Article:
I am going to have to update a program to allow deadlocks. Is it possible that SELECT statement will produce deadlock errors? I know that it is only a read lock so multiple selects won't be a problem, but what if there is an INSERT/UPDATE/DELETE statement (with subqueries possible with joins) and a SELECT statement (possible with joins or subqueries)? Is it possible that the error will be thrown on the SELECT instead of the INSERT/UPDATE/DELETE
The direct answer to your question's title is No.
SELECT queries can perform locks on the gen_clust_index, aka the Clustered Index.
Here are three DBA Stack Exchanges questions I agressively looked over with @RedBlueThing, the person who asked these questions. @RedBlueThing found work arounds for his questions.
Just to keep your question in perspective, when you look over these answers (don't look too deeply, even I get dizzy looking at my own convoluted answers) it should be quickly apparent that SELECT queries can lock data.
UPDATE 2011-08-08 16:49 EDT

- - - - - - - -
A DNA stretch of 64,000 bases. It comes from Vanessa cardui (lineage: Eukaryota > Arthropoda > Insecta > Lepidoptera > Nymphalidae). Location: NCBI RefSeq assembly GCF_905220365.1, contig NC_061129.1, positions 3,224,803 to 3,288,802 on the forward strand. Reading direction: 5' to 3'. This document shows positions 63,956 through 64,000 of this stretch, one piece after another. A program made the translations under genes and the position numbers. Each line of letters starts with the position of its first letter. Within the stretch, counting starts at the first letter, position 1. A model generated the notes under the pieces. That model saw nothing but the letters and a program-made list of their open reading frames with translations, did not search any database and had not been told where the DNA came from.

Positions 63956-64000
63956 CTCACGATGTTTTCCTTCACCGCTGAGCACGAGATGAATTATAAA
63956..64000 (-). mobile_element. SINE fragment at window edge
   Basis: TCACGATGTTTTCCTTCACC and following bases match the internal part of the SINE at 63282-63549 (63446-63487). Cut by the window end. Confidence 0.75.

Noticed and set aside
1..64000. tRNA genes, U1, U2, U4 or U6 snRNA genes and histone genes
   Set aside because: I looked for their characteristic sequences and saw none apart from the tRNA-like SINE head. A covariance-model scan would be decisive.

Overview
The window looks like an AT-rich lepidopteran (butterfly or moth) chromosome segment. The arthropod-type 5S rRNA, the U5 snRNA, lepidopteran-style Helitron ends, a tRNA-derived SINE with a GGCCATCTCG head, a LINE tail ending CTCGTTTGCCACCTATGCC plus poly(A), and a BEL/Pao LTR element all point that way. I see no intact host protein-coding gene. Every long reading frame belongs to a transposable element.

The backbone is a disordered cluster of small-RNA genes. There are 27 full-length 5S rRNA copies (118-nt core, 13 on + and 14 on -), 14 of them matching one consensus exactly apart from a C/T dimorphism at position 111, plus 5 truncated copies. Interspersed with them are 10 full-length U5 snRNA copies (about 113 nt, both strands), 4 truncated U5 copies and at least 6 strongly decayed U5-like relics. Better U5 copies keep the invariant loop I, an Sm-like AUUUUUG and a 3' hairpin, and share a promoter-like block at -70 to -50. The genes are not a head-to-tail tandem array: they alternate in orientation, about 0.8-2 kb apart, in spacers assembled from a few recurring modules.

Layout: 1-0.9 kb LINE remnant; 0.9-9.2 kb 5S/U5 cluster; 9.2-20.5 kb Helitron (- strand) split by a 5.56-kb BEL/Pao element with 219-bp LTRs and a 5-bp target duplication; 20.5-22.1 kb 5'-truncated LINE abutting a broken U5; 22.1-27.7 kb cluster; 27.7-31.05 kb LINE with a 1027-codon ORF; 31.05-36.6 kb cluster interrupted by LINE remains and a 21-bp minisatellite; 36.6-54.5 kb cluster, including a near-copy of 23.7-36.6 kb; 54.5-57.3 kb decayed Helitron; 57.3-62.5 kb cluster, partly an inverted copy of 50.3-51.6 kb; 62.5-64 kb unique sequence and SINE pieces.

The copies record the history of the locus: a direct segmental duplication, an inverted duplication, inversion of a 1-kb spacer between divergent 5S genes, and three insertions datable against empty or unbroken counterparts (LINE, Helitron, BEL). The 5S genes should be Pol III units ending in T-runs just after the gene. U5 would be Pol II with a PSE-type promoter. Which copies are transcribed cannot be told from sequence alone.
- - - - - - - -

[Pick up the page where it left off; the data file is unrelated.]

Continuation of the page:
You asked the variation question : "Are InnoDB deadlock exceptions possibly going to be thrown by SELECT" The answer to that can be Yes under a certain condition. What is that condition ? If just a single SQL statement is rolled back as a result of an error, some of the locks set by the statement may be preserved. This happens because InnoDB stores row locks in a format such that it cannot know afterward which lock was set by which statement.
Based on that statement, the sequences of event to cause this could theoretically be as follows:
Personally, that last statement scares me. It would have been nice for MySQL to inform everyone of this quirk. Yet, that statement is from the MySQL Documentation. (Oh yeah, Oracle owns InnoDB)